I have many great memories of watching the Cincinnati Reds on both TV and in person. Two such keepsakes took place on Thursday afternoons late in the 1989 season. I was in row 23 of section 153 at Riverfront Stadium with Lee Westerheide of Minster on both August 3 and September 21.
In early August, Pete Rose was hanging on as manager amid ominous gambling allegations that would sink him three weeks later. On August 3 the Reds beat Houston 18-2 with 14 of the Cincy runs coming in the first inning to set a club record. Both Luis Quinones and Mariano Duncan came to the plate three times in that frame. I later got both to autograph my game ticket which is still displayed at my home. (Too bad they don’t use traditional paper tickets anymore.)
By September 21 Tommy Helms had been managing the team for almost a month. The 11-7 loss to San Diego on that date is remembered for former Reds minor leaguer Randy Poffo entering the domain of Marty Brennaman and Joe Nuxhall on Reds radio. He was in full costume and character as pro wrestler Randy “Macho Man” Savage who was set to perform at Riverfront Coliseum next door on that evening. Along with Hulk Hogan, Andre the Giant, and others, Savage was widely internationally known.
Marty loved it and milked it for all it was worth in a season so full of negative distractions. Joe mainly laughed. Fans and players picked up on what was happening as Macho Man told listeners about his dastardly plans for that night and swapped poses with Reds slugger Eric Davis who had moved to the front of the dugout. Macho ripped up Marty’s Hulk Hogan photo which hung on the wall of the radio booth, and the pieces fluttered into the seats below.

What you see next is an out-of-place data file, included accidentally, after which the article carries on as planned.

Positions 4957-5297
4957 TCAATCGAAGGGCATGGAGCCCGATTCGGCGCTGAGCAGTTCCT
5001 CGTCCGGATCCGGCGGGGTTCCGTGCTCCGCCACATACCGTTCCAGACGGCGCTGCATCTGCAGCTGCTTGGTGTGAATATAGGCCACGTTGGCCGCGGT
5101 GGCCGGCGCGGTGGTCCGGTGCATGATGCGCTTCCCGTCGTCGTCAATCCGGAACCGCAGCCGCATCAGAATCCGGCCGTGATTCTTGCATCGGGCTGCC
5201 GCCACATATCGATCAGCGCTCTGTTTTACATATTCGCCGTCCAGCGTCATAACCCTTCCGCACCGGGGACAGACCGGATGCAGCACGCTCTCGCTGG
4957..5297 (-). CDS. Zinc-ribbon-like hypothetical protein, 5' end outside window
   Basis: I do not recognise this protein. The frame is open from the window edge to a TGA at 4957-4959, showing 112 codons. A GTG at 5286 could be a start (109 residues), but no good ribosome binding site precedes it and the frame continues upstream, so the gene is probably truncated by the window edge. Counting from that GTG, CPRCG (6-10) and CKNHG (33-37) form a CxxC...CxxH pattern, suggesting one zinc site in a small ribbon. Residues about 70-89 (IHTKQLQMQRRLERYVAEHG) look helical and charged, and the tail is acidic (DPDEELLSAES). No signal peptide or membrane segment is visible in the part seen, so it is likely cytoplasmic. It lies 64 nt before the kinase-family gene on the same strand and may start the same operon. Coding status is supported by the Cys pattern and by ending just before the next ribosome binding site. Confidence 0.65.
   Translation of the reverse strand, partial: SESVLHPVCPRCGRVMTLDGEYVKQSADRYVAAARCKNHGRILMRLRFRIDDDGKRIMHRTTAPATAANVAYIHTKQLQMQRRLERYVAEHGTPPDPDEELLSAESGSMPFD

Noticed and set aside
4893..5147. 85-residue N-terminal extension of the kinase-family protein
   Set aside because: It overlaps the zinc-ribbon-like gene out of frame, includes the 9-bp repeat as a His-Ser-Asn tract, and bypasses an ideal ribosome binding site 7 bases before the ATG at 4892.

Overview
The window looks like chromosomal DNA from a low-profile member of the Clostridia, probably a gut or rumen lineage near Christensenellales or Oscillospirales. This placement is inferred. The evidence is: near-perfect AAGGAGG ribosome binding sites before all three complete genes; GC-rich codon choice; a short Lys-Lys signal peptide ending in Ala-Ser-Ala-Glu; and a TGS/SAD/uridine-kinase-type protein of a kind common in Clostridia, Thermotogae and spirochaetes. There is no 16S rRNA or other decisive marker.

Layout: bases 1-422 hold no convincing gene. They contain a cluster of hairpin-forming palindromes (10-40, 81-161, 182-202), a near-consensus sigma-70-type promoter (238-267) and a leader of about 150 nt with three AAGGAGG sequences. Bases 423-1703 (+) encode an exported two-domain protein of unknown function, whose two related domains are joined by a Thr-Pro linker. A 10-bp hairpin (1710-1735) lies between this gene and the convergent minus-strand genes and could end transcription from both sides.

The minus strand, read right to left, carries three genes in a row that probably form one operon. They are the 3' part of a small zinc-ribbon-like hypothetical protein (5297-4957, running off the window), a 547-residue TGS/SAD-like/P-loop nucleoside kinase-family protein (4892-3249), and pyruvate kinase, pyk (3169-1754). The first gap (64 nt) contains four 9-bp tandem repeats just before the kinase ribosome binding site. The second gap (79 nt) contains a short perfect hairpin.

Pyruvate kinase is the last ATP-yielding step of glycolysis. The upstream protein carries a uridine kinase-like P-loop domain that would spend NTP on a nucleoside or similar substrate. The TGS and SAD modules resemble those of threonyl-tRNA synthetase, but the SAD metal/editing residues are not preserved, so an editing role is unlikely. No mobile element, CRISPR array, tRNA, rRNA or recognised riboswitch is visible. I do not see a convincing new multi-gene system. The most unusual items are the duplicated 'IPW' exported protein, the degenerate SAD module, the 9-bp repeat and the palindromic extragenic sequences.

Owner Marge Schott didn’t like any of this and sent her nephew to tell Marty to cease the interaction. The future Hall of Famer was emphatic in telling Steve Schott where to go. To this day, Marty loves to tell this story. By the way, some 14,000 fans saw Macho Man defeat Jimmy “Superfly” Snuka during the WWF tussle several hours later.
Tommy Helms managed the Reds one other time and it also involved the troubles of Pete Rose. In 1988 the “hit king” was suspended for a month for shoving an umpire and Tommy took over.
I saw Helms first big league hit, a pinch hit single that bounced over the head of Cardinals third baseman Ken Boyer at Crosley Field in 1965. Despite being a Rookie of the Year and an all-star over 14 big league seasons, he’s mainly remembered as being part of the trade that brought fellow second baseman Joe Morgan to Cincinnati for the 1972 season.
Last Friday I enjoyed the traditional courtsquare band concert. I arrived very early and got to talk about these weekly columns with a number of SDN readers. I was pleased to see retired Sidney coach, athletic director, and tournament manager John Wolfinger who is rebounding nicely from heart issues. John closed his career as AD at Fairlawn. While I like the music, the interactions are also a reason for my attendance.
Prior to the performance, I examined the roster of the Sidney Civic Band and found three classmates/bandmates of my brother from Sidney High School 1965, the days of the award winning “All Boy Band.” I also noted a drummer who was a year ahead of me at SHS.
Then I found a name that really got my attention. The lone tenor saxophone was Shogo Nakayama. A closer examination revealed that it wasn’t the same name as Cincinnati Reds outfielder Shogo Akiyama who was in Milwaukee on business.
Late night legend
109 years ago today, Dayton and Cincinnati all night movie host Bob Shreve was born. I was both a consistent viewer and fan club member. The Ross family home was a regular gathering place for myself and my Yellow Jacket friends to watch the bartender/entertainer and all of his gimmicks that got even better as the time approached for Bob to sign-off and Captain Kangaroo to take over on Saturday mornings about half a century ago.
Sports Extra appears each Friday. Dave Ross graduated from Sidney High School in 1972 and began local media affiliations three years later. He attended his first Reds game in 1956.